Despite a dismal showing against the Raiders in Week 11, Bengals head coach Zac Taylor decided to stick with quarterback Ryan Finley the following week against the Steelers, saying: “we feel like he’s going to give us an opportunity to win this week.”
When Taylor finally did make the move back to Andy Dalton for their Week 13 game against the Jets the following week, it was because “we just want to win.”
Well, if Taylor truly wants to win, maybe it’s time to make another change. Maybe it’s time to let someone else, like offensive coordinator Brian Callahan, call the plays for an offense that is stuck in quicksand—partly because of poor play calling by the head man.
Cincinnati went into its game against Cleveland Sunday as one of the worst red zone offenses in the NFL. And things only got worse.
The Bengals made their way into the red zone five times against the Browns and managed just one touchdown, a one-yard run by running back Joe Mixon, and three field goals. A final time, Cincinnati turned the ball over on downs on Cleveland’s two-yard line after perhaps the worst decision of Taylor’s short career.
Facing fourth and goal from the Cleveland four, and down by a score of 24-16 with 7:20 left to play, Taylor inexplicably decided not to go for a field goal that would have pulled the Bengals to within five points. Instead, he called a designed quarterback draw that ended up with Dalton two yards short of the goal line.
“We were down eight. We felt like we were in range there where we need to score the eight points and get us back on track.” Taylor said after the game. “If we didn’t get it, we were going to have them backed up and get a stop there, which we didn’t end up doing that. It felt good on the fourth-down call. We ended up getting to a draw. We have a five-man box. We should walk into the end zone. We have to do a better job of executing there.”
Cleveland drove all the way down the field and tacked on a field goal that effectively ended the game. Cincinnati got the ball back with just over a minute left to play. But, instead of being down by eight with an opportunity to tie the game and send it to overtime, the Bengals were down by 11, and all hope was gone.
On the possession before that, Cincinnati had put together a sterling 13-play drive that began inside their own 20 and moved to a first and goal at the Browns’ two-yard line. Mixon had been nothing short of brilliant during the drive, accounting for 49 of those yards, including a nine-yard reception. But, instead of going back to Mixon, Taylor called for three-straight passes and settled for a field goal.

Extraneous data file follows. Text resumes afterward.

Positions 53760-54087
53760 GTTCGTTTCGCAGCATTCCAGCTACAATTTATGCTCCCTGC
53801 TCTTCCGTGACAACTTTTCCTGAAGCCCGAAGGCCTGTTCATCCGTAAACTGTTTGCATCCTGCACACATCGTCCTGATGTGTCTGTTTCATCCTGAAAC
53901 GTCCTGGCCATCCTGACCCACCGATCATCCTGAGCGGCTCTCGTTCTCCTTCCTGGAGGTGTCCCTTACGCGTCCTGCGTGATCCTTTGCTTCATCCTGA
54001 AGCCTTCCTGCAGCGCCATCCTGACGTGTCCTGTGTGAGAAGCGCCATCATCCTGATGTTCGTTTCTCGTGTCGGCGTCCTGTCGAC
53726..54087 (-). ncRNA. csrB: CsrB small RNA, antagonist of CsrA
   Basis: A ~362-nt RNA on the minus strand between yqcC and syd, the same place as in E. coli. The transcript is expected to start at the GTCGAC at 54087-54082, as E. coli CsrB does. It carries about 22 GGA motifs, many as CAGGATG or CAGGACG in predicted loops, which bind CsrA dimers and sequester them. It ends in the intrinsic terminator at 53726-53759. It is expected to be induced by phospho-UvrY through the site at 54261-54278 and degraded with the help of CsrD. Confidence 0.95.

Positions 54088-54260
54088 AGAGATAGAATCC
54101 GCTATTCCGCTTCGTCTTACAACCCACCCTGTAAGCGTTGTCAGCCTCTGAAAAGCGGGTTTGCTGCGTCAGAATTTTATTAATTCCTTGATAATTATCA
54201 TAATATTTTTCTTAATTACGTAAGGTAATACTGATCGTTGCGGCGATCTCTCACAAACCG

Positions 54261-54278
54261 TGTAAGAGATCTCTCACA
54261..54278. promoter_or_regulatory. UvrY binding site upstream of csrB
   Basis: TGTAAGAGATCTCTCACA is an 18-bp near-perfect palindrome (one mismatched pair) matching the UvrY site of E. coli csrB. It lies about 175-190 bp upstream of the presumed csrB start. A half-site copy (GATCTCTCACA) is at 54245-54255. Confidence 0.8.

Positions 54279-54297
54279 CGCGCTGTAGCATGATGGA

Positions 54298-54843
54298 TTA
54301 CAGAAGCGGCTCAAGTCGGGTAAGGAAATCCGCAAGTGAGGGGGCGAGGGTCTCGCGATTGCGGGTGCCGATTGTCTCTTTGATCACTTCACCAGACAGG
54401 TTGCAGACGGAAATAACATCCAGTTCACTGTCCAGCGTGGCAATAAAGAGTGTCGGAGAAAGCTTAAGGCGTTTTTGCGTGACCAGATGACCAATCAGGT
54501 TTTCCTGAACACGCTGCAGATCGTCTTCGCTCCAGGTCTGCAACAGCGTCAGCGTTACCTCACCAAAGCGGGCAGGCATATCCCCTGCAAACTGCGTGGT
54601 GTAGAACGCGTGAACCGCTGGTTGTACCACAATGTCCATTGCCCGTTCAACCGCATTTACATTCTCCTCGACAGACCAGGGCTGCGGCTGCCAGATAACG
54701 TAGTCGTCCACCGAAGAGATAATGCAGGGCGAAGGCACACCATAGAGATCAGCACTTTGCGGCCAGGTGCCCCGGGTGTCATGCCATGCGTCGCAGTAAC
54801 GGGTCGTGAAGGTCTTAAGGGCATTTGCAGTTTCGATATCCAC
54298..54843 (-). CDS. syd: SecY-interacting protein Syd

On the ensuing drive, the Bengals drove to a first down at Cleveland’s \seven-yard-line. This time, Taylor called for two straight runs that gained only three yards. An incomplete pass preceded the fourth down fiasco.
Cincinnati dominated in nearly every area, other than the scoreboard. The Bengals had 27 first downs to 17 for the Browns. Mixon finished with a career-best 146 yards rushing on just 23 carries, an average of 6.3 yards per carry. Cincinnati amassed 451 total yards to 333 for Cleveland and owned a 34:31 to 25:29 edge in time of possession.
But the one area where the Bengals should have owned a distinct advantage got turned on its ear. Cincinnati came into the game as one of the least penalized teams in the NFL, while Cleveland was one of the most penalized. Surely, the discipline factor would work in favor of Cincinnati.
Not this time. The Bengals were flagged eight times, including at least three personal fouls, for 99 yards, while the Browns were called for just six penalties for 30 yards, and none in the second half.
“Normally we’re a pretty disciplined team and some penalties, especially in the first half, really set us back,” Said Taylor. “To the ones that we could control, whether we weren’t playing the rules or losing our tempo, it set us back and put us in a tough spot.
The flags are one thing, the play-calling is something else entirely. It’s a variable the coach can control. Only Taylor can strip this power away from himself, and by doing so, he’d show an incredible amount of accountability while also sacrificing a good chunk of job security in the process.
It may not be a clear-cut decision to make, but what say you?
Should Zac Taylor continue to call plays on offense?
This poll is closed